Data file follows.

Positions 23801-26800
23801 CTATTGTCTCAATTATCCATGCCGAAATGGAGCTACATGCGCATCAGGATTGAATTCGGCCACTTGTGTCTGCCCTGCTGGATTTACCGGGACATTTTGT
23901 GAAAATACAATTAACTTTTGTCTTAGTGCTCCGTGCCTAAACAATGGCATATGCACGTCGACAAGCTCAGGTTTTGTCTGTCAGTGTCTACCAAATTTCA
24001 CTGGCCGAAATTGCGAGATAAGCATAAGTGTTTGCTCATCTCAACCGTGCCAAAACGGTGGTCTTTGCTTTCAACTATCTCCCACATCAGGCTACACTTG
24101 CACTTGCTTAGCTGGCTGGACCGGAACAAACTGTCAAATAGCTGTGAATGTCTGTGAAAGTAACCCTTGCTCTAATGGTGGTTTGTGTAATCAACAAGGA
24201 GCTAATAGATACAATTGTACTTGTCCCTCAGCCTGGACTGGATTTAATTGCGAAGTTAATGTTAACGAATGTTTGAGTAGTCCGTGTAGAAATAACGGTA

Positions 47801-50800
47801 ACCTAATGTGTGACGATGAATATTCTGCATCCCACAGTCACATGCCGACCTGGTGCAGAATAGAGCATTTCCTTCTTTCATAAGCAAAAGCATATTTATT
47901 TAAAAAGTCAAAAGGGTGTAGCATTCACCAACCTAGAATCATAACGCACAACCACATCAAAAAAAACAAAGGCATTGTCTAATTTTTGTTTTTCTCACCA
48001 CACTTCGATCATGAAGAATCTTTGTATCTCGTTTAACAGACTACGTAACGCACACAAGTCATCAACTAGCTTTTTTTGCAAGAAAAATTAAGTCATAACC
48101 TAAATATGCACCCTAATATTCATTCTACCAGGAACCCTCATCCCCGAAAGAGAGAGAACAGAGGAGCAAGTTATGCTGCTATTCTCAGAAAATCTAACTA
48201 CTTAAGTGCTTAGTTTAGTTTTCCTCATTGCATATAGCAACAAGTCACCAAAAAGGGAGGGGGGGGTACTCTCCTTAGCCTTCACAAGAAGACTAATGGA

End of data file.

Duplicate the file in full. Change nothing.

Positions 23801-26800
23801 CTATTGTCTCAATTATCCATGCCGAAATGGAGCTACATGCGCATCAGGATTGAATTCGGCCACTTGTGTCTGCCCTGCTGGATTTACCGGGACATTTTGT
23901 GAAAATACAATTAACTTTTGTCTTAGTGCTCCGTGCCTAAACAATGGCATATGCACGTCGACAAGCTCAGGTTTTGTCTGTCAGTGTCTACCAAATTTCA
24001 CTGGCCGAAATTGCGAGATAAGCATAAGTGTTTGCTCATCTCAACCGTGCCAAAACGGTGGTCTTTGCTTTCAACTATCTCCCACATCAGGCTACACTTG
24101 CACTTGCTTAGCTGGCTGGACCGGAACAAACTGTCAAATAGCTGTGAATGTCTGTGAAAGTAACCCTTGCTCTAATGGTGGTTTGTGTAATCAACAAGGA
24201 GCTAATAGATACAATTGTACTTGTCCCTCAGCCTGGACTGGATTTAATTGCGAAGTTAATGTTAACGAATGTTTGAGTAGTCCGTGTAGAAATAACGGTA

Positions 47801-50800
47801 ACCTAATGTGTGACGATGAATATTCTGCATCCCACAGTCACATGCCGACCTGGTGCAGAATAGAGCATTTCCTTCTTTCATAAGCAAAAGCATATTTATT
47901 TAAAAAGTCAAAAGGGTGTAGCATTCACCAACCTAGAATCATAACGCACAACCACATCAAAAAAAACAAAGGCATTGTCTAATTTTTGTTTTTCTCACCA
48001 CACTTCGATCATGAAGAATCTTTGTATCTCGTTTAACAGACTACGTAACGCACACAAGTCATCAACTAGCTTTTTTTGCAAGAAAAATTAAGTCATAACC
48101 TAAATATGCACCCTAATATTCATTCTACCAGGAACCCTCATCCCCGAAAGAGAGAGAACAGAGGAGCAAGTTATGCTGCTATTCTCAGAAAATCTAACTA
48201 CTTAAGTGCTTAGTTTAGTTTTCCTCATTGCATATAGCAACAAGTCACCAAAAAGGGAGGGGGGGGTACTCTCCTTAGCCTTCACAAGAAGACTAATGGA